“With this new product we set out our credentials for the full electrification of our entire product portfolio by 2030. By then, Rolls-Royce will no longer be in the business of producing or selling any internal combustion engine products.”
Those are the words of Rolls-Royce CEO Torsten Müller-Ötvös. And ‘this new product’ alludes to the car you see above. Or rather don’t see, for the disguise is best described as heavy.
“It is the beginning of a new legacy for our brand,” continues Torsten. “In that spirit, we have decided on a completely new name for this car. It’s a name that perfectly fits the ethereal and other worldly environment within which our products exist – a name that we have reserved especially for this moment: Spectre.”
Is it an accident they’ve named a car Spectre on the day everyone’s talking about the latest James Bond film? Who’s to say, but the camo'd coupe you see here has an exciting plot all of its own – it’s the headline EV that’ll take Rolls towards an electric-only future from the beginning of the next decade. It’s based upon the same architecture as the latest Phantom, and it’s already out testing.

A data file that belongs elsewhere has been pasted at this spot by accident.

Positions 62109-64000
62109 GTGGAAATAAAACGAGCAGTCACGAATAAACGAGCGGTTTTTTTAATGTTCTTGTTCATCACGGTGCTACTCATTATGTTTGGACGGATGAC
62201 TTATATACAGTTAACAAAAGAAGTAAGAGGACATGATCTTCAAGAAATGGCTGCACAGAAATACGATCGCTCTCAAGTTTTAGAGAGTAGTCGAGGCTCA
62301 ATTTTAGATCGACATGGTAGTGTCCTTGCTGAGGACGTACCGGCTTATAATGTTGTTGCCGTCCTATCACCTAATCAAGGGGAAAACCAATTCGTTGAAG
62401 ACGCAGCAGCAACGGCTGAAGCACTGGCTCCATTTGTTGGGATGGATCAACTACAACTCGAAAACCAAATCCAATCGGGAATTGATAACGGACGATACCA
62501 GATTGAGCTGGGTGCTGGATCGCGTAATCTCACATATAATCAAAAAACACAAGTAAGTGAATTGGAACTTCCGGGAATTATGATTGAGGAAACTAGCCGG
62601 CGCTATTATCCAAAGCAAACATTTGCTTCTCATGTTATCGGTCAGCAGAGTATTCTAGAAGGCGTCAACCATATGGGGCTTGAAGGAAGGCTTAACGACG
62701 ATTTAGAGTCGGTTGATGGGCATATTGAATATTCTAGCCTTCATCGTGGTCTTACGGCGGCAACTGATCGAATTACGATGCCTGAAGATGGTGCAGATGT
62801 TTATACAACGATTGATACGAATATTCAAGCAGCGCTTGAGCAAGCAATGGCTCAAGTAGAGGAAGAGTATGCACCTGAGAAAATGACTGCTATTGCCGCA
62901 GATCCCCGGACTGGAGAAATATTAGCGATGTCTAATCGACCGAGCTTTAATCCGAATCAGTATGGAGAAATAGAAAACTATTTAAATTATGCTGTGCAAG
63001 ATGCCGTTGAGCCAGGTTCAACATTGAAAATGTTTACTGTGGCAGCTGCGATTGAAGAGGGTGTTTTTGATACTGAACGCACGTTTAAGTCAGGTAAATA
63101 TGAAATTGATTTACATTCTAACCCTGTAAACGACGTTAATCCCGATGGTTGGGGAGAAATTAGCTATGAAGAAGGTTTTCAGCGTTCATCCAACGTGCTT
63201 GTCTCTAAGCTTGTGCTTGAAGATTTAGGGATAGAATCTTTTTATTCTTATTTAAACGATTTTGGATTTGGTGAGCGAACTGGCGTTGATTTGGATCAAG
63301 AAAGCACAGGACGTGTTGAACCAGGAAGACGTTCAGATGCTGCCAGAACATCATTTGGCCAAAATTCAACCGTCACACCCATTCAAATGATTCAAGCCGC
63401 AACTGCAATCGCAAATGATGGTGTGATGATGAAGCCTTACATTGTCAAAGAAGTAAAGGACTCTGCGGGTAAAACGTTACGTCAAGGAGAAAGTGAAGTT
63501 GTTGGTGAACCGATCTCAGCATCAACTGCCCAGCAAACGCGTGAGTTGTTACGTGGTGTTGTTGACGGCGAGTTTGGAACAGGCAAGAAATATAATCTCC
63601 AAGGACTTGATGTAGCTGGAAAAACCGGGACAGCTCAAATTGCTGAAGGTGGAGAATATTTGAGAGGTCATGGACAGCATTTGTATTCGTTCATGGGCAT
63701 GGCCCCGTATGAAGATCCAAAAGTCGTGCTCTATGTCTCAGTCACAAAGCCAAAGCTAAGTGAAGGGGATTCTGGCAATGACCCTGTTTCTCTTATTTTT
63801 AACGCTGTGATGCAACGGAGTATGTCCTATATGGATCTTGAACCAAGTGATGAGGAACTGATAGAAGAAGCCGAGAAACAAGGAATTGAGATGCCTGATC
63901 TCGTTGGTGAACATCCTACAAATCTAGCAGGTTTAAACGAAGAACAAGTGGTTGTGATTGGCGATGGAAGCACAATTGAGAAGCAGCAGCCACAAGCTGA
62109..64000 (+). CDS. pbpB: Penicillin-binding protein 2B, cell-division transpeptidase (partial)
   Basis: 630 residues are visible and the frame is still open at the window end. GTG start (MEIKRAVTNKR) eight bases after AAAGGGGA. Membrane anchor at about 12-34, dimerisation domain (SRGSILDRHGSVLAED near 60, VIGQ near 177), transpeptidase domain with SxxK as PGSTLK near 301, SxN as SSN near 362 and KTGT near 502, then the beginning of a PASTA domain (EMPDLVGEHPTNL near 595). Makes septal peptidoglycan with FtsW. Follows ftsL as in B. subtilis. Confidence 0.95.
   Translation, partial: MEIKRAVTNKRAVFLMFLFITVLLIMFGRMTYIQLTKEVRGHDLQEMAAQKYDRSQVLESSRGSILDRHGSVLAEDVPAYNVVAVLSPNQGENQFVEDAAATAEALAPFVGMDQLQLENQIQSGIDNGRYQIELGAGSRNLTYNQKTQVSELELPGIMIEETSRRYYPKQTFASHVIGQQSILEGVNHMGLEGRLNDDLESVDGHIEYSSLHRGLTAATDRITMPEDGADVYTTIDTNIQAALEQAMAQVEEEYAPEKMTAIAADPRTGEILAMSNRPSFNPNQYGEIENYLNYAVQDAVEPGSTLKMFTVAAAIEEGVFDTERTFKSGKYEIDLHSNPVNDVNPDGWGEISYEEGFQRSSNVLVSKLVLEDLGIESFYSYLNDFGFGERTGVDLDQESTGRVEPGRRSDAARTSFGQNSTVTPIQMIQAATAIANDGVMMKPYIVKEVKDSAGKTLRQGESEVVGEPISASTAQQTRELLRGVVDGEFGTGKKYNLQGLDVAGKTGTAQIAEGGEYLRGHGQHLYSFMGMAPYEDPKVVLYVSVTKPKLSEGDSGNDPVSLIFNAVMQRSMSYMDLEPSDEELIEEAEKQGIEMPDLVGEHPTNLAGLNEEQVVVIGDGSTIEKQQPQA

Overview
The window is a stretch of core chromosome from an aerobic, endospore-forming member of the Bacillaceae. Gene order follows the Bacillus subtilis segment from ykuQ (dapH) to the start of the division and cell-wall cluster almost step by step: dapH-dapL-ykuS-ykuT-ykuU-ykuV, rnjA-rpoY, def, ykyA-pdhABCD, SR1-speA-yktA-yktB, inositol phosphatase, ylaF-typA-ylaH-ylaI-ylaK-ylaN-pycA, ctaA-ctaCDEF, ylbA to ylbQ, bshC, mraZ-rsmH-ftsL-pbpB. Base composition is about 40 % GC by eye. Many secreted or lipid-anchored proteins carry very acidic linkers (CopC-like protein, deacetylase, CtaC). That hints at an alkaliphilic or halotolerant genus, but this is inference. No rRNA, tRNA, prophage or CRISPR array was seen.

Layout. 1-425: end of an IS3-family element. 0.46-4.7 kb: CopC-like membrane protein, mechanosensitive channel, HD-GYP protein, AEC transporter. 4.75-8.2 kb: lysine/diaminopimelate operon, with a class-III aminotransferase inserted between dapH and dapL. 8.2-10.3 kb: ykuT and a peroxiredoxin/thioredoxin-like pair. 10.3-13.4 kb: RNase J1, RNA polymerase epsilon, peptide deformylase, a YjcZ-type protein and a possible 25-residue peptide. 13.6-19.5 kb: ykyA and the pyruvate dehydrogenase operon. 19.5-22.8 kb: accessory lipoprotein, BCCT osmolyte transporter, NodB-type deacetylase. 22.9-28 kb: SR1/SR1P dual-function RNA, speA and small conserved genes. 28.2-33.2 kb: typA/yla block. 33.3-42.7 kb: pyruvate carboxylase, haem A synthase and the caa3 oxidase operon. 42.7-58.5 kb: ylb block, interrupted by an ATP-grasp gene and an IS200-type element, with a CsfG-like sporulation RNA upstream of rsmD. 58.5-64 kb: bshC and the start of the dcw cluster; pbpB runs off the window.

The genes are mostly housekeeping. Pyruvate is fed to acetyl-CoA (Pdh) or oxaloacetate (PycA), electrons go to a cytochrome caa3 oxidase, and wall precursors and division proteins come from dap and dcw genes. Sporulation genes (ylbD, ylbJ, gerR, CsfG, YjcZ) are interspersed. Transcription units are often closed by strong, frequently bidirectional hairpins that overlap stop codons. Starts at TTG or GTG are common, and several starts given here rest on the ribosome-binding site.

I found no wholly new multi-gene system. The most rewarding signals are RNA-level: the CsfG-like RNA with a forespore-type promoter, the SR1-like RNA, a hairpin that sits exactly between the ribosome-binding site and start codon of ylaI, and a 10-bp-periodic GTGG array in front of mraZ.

“We have conceived the most demanding testing programme in Rolls-Royce’s history,” says Torsten. “We will cover 2.5 million kilometres – a simulation of more than 400 years of use for a Rolls-Royce, on average – and we will travel to all four corners of the world to push this new motor car to the limit.
“You will see these test cars on roads, around the world. Look out for them – they will be in plain sight. They will be tested in all conditions and over all terrains on their multi-million-mile journey – that will literally accelerate Rolls-Royce into the future.”
And if you don’t manage to spot one all camo’d up and testing, then the real thing will be delivered to customers towards the end of 2023. So while there's no tech spec for now, this isn't some pie-in-the-sky concept that's a long way down the line.
STORY Stephen Dobie